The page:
I booked my ticket from home, managed to get a day return ticket that wasn't too hard on the bank balance and on Wednesday March 14th I was off. Virgin trains were bang on time both ways and I had no seat mate which was a bonus.
I had to pose with them - beside my favourite of course. They are a bit more than life sized but then that's what they ARE.
I then went to a Beatles cafe (there are a lot of them!) beside the sculpture and had a cup of tea to warm myself up...and a cherry scone. Mental note to self: leave enough room in your suitcase this time to bring home cherry scones. I keep saying I am going to make my own...HA!!! Then I went back and got someone else to take MORE photos of me with the boys.
A replica of the Cavern Club....
This is the piano that John recorded "Imagine" on.
I debated on taking the Ferry Across the Mersey as I haven't done it in years but the ferry only goes once an hour now and I just missed one. And it was damn cold and windy!
I walked over to Mathew St. where "it all began" and gave my regards to John and Cilla. This is where the original Cavern Club was until it was demolished in 1973. (sacrilege!) There is now a replica nearby.
By now I was feeling peckish again as I had done quite a bit of walking around the shopping precinct as well (bought two more coasters because of course owning over 100 drink coasters is not enough!) so popped into another Beatles cafe and had "scouse" which is a beef or lamb stew that is served with beetroot and bread on the side. The word "scouse" comes from lobscouse, a stew eaten by sailors in Northern Europe and it became popular in seaports such as Liverpool. Liverpudlians are commonly known as scousers.
I think I will try making it at home...uh huh...sure you will...
"Eleanor Rigby"...all the lonely people. This sculpture is at the end of Mathew Street.
By now it was time to head over for my late afternoon booking to see the Terracotta Warriors at the World Museum.
The Terracotta Army was discovered in 1974 by local farmers near Xi'an, China. It is estimated there are around 8,000 warriors, 130 chariots with 520 horses and 120 cavalry horses. Most still lay buried. They were created to depict the armies of the First Emperor of China, Qin Shi Huang. Why? To protect him in the after life...alrighty then. Work on this masoleum began in 246 BC when the Emperor took the throne at the age of 13. 700,000 workers were involved in the building of it. They haven't disturbed the actual tomb. It all sounds very impressive and it is...the detail of the faces is amazing. Each one is different. I can only imagine how impressive the actual site is...but sorry, it's still not going to get me to China. The figures are life sized and were originally painted in brightly coloured pigments however over time it has faded or been chipped off.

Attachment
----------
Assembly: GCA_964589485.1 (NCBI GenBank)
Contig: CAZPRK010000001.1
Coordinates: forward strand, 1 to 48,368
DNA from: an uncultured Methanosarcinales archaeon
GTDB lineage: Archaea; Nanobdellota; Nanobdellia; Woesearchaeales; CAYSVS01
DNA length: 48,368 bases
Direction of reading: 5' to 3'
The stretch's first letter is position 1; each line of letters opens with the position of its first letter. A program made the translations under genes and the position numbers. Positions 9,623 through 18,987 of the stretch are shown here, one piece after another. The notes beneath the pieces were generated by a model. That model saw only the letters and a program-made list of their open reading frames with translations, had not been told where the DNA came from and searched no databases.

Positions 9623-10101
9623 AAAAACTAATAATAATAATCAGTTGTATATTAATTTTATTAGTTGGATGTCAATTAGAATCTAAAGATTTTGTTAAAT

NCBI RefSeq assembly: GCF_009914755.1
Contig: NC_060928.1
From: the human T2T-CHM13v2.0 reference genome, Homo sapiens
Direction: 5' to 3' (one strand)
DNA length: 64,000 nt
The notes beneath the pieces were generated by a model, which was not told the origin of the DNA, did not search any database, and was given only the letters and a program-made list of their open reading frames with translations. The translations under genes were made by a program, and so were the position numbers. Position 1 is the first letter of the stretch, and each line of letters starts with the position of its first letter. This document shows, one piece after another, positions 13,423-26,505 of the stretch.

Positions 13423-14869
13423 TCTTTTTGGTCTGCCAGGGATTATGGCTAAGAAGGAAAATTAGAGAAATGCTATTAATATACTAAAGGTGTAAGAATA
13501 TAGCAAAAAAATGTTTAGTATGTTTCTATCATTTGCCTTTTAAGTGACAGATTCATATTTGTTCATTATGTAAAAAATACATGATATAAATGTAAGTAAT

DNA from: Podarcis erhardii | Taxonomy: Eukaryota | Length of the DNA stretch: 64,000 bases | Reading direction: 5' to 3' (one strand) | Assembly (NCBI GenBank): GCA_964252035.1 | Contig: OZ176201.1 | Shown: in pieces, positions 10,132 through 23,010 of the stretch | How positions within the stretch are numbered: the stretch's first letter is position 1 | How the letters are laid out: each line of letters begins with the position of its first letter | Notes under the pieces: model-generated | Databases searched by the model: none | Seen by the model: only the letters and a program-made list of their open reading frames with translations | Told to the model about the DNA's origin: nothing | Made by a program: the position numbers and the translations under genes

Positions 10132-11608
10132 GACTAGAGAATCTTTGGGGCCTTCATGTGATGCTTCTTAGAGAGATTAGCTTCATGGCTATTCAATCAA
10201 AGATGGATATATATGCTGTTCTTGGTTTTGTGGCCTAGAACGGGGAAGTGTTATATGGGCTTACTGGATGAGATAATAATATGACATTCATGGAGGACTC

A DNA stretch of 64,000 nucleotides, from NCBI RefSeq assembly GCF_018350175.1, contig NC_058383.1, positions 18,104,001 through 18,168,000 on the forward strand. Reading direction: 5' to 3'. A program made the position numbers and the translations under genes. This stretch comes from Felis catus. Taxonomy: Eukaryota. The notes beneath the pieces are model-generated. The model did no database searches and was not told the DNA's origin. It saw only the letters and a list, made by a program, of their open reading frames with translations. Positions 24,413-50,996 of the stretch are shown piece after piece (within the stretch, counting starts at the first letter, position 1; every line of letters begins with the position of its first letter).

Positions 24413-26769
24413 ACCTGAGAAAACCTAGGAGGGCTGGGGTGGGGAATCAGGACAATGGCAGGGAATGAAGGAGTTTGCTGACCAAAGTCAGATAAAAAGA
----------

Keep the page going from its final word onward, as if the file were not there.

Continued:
There is a dark side to this amazing monument however. In the 38 years of construction over 700,000 workers were killed so they could not disclose its location. Some were buried alive. When he died his approximately 3,000 concubines (busy guy) were forced to take their own lives.
It is very impressive and I know if I am ever in another place that has a Terracotta warrior exhibition I will go!
There were 7 Terracotta warriors at this exhibition as well as a couple of chariots with drivers and horses. And we could take photos without flash. This is probably because most people have a camera on their phone now and would sneak photos anyway. I tried to balance between taking a few photos and just " being there" to observe the detail. I was practically swooning. (yep, definitely I'm a groupie) So here are a few photos...
I then popped in to visit the beautiful Liverpool central library which has a coffee shop - now that's my kind of library! I know more and more libraries are doing this and it's such a good idea.
And here in the library is the Picton Reading Room...so beautiful. I am such a library geek but I couldn't live without my local library. I love to visit local libraries wherever I go.